Bovine leukemia virus is easily spread among cows, especially at factory farms, but only 5 percent are made sick by the disease -- which is found at nearly all large dairy farms. Photo by smereka/Shutterstock
BERKELEY, Calif., Sept. 17 (UPI) -- Researchers were surprised to find in a new study that a significant number of breast cancer cells from more than 200 women had evidence of exposure to bovine leukemia virus, or BLV.
BLV infects dairy and beef cattle's blood cells and mammary tissues, and was for a long time thought not to be able to infect humans.
Nearly all bulk milk tanks at large factory farms are infected with BLV, but only about 5 percent of cows get sick if they have the virus, according to the U.S. Department of Agriculture. The same group of researchers at the University of California Berkeley involved in the new study also found last year that BLV could be transmitted to humans.
"The association between BLV infection and breast cancer was surprising to many previous reviewers of the study, but it's important to note that our results do not prove that the virus causes cancer," said Dr. Gertrude Buehring, a professor of virology in the University of California Berkeley, in a press release. "However, this is the most important first step. We still need to confirm that the infection with the virus happened before, not after, breast cancer developed, and if so, how."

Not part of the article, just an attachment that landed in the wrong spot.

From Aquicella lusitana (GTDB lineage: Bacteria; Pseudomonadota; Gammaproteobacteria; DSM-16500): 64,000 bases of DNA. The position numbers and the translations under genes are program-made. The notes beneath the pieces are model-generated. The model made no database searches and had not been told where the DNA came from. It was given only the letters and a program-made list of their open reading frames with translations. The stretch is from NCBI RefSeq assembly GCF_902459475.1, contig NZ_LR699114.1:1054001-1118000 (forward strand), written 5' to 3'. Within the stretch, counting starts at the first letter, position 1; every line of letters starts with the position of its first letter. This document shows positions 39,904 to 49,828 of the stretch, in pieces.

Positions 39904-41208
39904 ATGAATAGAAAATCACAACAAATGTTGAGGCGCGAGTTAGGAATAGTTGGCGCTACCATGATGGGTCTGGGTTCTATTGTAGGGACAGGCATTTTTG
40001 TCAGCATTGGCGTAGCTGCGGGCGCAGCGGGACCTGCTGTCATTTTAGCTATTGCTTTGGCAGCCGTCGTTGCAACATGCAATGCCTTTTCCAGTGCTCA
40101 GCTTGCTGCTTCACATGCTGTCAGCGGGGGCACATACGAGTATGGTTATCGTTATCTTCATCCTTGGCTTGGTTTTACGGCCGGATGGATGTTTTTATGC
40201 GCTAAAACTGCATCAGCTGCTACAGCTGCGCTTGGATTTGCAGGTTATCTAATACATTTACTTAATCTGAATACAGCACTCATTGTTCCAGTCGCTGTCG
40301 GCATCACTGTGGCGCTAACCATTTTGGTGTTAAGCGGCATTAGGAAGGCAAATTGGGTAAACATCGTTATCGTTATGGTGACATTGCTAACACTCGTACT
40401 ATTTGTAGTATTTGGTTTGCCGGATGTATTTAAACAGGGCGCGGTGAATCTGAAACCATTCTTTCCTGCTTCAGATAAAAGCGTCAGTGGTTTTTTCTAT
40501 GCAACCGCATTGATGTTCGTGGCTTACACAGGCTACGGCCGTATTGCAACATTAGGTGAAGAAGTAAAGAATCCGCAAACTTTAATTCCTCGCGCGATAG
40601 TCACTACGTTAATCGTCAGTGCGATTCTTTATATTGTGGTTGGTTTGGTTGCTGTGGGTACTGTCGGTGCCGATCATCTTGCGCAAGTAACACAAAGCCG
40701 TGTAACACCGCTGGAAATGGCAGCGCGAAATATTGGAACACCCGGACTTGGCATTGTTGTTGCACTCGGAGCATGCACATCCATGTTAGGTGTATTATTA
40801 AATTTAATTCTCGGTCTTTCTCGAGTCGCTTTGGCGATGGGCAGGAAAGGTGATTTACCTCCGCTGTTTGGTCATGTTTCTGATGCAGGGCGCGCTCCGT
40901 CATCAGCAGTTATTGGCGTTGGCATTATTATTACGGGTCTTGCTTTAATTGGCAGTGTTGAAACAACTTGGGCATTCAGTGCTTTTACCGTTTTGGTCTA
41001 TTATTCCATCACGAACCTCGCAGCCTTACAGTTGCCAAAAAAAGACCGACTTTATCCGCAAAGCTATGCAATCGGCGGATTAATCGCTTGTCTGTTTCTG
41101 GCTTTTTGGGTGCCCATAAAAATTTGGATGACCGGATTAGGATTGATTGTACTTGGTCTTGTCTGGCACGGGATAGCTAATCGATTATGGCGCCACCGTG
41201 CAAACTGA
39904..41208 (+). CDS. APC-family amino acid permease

Using donated tissue from the Cooperative Human Tissue Network, the researchers compared breast tissue from 239 women who either had breast cancer or did not.
They found that 59 percent of breast cancer cells had evidence of exposure to BLV based on the presence of viral DNA in the cells. Cells from women who had not had breast cancer only had evidence of exposure 29 percent of the time.
When researchers further analyzed the data, they found the risk of developing breast cancer was 3.1 times higher if BLV was present in a woman than if it was not. Buehring said the odds ratio is higher than other well known risk factors for breast cancer, including obesity, alcohol consumption and hormones.
While Buehring said the study does not prove that BLV causes breast cancer, it would not be the first virus shown to cause cancer -- hepatitus B virus causes liver cancer and human papillomavirus can cause cervical and anal cancer.
"If BLV were proven to be a cause of breast cancer, it could change the way we currently look at breast cancer control," said Buehring. "It could shift the emphasis to prevention of breast cancer, rather than trying to cure or control it after it has already occurred."
The study is published in PLOS ONE.